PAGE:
Attorney General George Jepsen has joined in a coalition with 18 other attorneys general in expressing their opposition to President Trump's ban on transgender men and women serving in the United States Armed Forces.

In a letter sent late last evening to the chairs and ranking members of the House and Senate Armed Services Committee, the attorneys general asked that Congress include language in the National Defense Authorization Act that prohibits discrimination against transgender service members currently serving in the Armed Forces and that affirms that transgender individuals may not be banned from service.

"Transgender individuals are valued members of our communities," the attorneys general wrote. "The new ban harms our states' transgender residents and marginalizes an entire group of people based solely on gender identity. In addition to its constitutional infirmities, it is inconsistent with the laws and policies of many states, and with fundamental notions of fairness and equality."

"Discrimination of any kind has no place in our society," said Attorney General Jepsen. "Transgender men and women who want to serve should be afforded the same opportunities to do so as any other American, and those who are already serving deserve our respect and our gratitude for their service. This ban is inherently wrong and based on untruths and falsehoods, and I'm proud to stand in support of the transgender community on this and on any other policy that is contrary to the principles of opportunity and equality."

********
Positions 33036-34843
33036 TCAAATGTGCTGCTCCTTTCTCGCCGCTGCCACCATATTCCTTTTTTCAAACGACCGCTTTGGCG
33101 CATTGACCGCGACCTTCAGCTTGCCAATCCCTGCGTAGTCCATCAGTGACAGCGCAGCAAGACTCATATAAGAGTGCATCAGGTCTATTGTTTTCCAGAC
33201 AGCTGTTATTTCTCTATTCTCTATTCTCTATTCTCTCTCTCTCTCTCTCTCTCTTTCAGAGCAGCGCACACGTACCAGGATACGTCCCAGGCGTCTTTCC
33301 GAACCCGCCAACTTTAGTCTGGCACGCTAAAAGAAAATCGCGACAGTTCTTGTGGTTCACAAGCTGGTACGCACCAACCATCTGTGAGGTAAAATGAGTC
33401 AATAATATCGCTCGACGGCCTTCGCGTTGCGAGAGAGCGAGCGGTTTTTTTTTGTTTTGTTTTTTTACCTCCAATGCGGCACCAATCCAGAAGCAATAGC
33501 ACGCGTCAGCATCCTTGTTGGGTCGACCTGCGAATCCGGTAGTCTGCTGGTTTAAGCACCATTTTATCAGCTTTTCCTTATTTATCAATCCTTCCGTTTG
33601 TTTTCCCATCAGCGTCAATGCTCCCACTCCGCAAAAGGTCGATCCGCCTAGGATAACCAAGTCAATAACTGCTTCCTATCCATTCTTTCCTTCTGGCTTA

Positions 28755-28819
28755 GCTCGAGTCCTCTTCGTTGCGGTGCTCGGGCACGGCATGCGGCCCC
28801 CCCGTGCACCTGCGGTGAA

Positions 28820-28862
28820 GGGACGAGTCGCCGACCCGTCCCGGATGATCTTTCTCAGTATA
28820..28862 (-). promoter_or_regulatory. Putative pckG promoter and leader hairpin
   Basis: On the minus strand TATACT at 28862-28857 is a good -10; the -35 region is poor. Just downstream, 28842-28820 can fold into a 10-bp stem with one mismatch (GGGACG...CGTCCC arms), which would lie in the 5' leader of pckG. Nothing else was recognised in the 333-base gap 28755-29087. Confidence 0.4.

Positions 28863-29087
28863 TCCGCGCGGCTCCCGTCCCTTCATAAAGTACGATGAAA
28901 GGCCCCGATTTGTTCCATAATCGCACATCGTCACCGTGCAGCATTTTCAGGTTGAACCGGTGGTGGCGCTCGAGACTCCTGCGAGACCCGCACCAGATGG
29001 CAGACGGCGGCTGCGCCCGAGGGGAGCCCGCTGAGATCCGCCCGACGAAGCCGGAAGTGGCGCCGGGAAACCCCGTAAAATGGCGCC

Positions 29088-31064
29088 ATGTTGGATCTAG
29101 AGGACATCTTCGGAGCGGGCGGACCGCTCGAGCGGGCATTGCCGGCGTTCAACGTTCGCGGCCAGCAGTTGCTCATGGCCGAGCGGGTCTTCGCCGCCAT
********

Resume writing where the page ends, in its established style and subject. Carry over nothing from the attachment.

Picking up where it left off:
On July 26, the president by tweet announced a new ban on transgender service members, citing unnamed support from military leadership. Approximately 150,000 transgender individuals have served in the Armed Forces. President Trump's ban has seen opposition from many members of Congress from both political parties, including Sen. John McCain, who chairs the Senate Armed Services Committee.

In addition to Connecticut, and led by Hawaii Attorney General Douglas S. Chin, other attorneys general joining this letter include California, Delaware, Illinois, Iowa, Maine, Maryland, Massachusetts, Minnesota, New Mexico, New York, Oregon, Pennsylvania, Rhode Island, Vermont, Virginia, Washington and the District of Columbia.

Click here to view a copy of the attorneys general's letter.